“Endo and bike, it's possible! »… This is the message that Isabelle Piercquet, passionate about cycling and suffering from endometriosis, wishes to convey.
Dsince July 17, Isabelle Piercquet set out to travel across France through 12 departments, from his adopted land in Brittany to the Moselle. Its objective is very clear, to raise awareness of endometriosis and the benefits of cycling. She is supported in her initiative by the association Endofrance and French Cycling Federation.
“The World Health Organization defines health not as the absence of disease but as a resource, physical and mental well-being. A nurse by training, I consider that sport and in particular cycling allows you to do good physically and mentally."
A story of resilience
When Isabelle discovered cycling, she was suffering from stage 4 endometriosis. The disease had spread to the renal and digestive systems. The pains were intense. From surgeries to treatment attempts, the young woman has finally found a balance. The hormonal treatment taken continuously has borne fruit. But despite his deep desire to bear a child, Isabelle will never become a mother. Cycling, his fulfilling work and his resilience allowed him to go through this terrible ordeal, to live intensely and to always exceed his limits.
“I have noticed how the cycling activity allows me to surpass myself, to also test my limits but above all to realize that movement is vital in this kind of chronic disease. My head and my body were better when I also saw the spirit of solidarity and mutual aid which reigns during the bike rides between enthusiasts of the little queen is important. My plan is to return by bike to my sources. "
A route of more than 700 kilometers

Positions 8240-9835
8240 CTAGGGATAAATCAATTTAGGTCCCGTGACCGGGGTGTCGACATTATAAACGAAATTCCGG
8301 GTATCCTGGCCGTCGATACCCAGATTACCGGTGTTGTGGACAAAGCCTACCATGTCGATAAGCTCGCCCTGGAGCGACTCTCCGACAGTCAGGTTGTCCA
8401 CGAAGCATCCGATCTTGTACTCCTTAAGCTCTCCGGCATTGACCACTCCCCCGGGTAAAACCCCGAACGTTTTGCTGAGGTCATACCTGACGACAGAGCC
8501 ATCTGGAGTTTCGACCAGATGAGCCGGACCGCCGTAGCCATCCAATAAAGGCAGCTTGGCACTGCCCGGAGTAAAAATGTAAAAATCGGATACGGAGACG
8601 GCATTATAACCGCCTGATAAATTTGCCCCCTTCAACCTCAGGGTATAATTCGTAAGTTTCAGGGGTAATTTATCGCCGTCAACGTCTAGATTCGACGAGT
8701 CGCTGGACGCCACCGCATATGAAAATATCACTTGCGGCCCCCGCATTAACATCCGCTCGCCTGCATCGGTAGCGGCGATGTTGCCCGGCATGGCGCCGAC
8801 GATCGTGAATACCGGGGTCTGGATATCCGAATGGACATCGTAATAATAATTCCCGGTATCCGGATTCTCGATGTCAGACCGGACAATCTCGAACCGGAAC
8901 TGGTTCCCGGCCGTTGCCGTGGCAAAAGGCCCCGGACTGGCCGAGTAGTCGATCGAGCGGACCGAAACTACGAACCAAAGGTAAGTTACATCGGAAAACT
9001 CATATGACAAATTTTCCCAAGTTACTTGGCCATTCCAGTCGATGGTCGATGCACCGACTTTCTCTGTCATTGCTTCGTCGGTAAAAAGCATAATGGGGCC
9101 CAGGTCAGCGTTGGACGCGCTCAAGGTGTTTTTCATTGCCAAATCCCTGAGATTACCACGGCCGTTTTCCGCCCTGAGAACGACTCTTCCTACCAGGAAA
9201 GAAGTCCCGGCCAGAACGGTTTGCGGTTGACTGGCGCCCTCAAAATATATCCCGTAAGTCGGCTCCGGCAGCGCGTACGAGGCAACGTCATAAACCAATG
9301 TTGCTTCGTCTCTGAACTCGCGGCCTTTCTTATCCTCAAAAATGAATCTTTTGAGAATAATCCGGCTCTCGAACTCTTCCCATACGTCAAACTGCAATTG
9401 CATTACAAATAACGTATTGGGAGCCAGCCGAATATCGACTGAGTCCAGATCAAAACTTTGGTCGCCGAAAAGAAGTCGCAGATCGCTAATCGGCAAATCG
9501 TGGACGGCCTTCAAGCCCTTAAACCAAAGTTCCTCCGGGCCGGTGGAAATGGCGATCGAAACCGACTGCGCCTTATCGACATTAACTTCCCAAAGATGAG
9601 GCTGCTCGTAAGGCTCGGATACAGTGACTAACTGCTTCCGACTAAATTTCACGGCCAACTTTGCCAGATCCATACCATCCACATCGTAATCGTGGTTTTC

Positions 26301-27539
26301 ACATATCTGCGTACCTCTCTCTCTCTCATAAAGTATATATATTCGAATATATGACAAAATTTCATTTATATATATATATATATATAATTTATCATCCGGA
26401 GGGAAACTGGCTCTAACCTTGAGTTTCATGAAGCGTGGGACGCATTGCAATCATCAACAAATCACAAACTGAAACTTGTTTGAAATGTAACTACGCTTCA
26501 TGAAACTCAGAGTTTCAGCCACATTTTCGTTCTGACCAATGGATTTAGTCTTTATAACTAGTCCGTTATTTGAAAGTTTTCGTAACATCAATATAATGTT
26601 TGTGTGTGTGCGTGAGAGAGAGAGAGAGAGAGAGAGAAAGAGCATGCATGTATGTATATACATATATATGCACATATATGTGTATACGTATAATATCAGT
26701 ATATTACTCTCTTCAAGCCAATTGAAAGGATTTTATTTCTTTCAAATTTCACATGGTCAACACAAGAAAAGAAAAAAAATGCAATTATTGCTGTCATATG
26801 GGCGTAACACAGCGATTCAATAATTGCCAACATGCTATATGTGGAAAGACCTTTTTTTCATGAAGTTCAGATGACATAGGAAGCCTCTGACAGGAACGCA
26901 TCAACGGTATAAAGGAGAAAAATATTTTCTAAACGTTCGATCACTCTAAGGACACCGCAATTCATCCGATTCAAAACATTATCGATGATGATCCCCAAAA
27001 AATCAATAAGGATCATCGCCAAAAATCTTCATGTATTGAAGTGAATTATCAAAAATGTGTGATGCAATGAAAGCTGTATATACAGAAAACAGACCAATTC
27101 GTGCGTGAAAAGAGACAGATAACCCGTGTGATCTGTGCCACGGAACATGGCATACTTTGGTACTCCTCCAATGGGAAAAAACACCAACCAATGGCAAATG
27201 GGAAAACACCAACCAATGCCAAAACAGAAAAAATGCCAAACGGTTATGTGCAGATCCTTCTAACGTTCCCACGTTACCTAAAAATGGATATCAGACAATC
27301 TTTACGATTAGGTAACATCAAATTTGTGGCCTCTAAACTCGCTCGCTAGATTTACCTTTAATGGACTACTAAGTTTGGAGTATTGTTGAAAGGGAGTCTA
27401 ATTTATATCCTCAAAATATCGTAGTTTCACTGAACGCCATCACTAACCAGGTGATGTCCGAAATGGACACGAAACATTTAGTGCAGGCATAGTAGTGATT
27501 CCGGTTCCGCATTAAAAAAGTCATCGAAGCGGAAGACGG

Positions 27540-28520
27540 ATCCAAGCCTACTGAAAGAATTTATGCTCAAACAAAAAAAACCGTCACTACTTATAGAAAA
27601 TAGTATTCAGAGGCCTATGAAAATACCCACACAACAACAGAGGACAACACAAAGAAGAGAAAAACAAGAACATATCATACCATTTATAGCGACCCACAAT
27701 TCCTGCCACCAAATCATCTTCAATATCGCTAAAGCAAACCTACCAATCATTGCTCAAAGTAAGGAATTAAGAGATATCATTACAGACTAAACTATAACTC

On July 17, Isabelle set off from Chartres de Bretagne. She will join Charlesville-Mézières in his native Ardennes July 28. The first 10 stages will allow her to cover more than 600 kilometers at the end of which she will take a break of a few days. From August 5 to 7, the courageous cycle tourist will cover the last 160 kilometers in the direction of the city of arrival, Metz. Throughout its journey, it will cross Ille et Vilaine, Mayenne, Orne, Eure, Yvelines, Paris, Oise, Aisne, Ardennes, Meuse, Meurthe-et- Moselle and La Moselle.
Focus on endometriosis
Endometriosis is a chronic disease that usually comes back. Patients' endometrial tissue grows outside the uterus and is not destroyed by the immune system. It is grafted onto organs and causes lesions, adhesions and ovarian cysts. It can colonize the genitals, the peritoneum, but also the urinary and digestive systems, which causes chronic pain, fatigue, digestive problems or even infertility. According to INSERM, 10% of women have endometriosis. 70% of these women suffer from crippling chronic pain. 40% experience infertility problems. There is no no specific treatment for endometriosis.
“Despite a very large number of cases, this disease dating back a century is still too little known and diagnosed late, with a delay of 7 years on average. "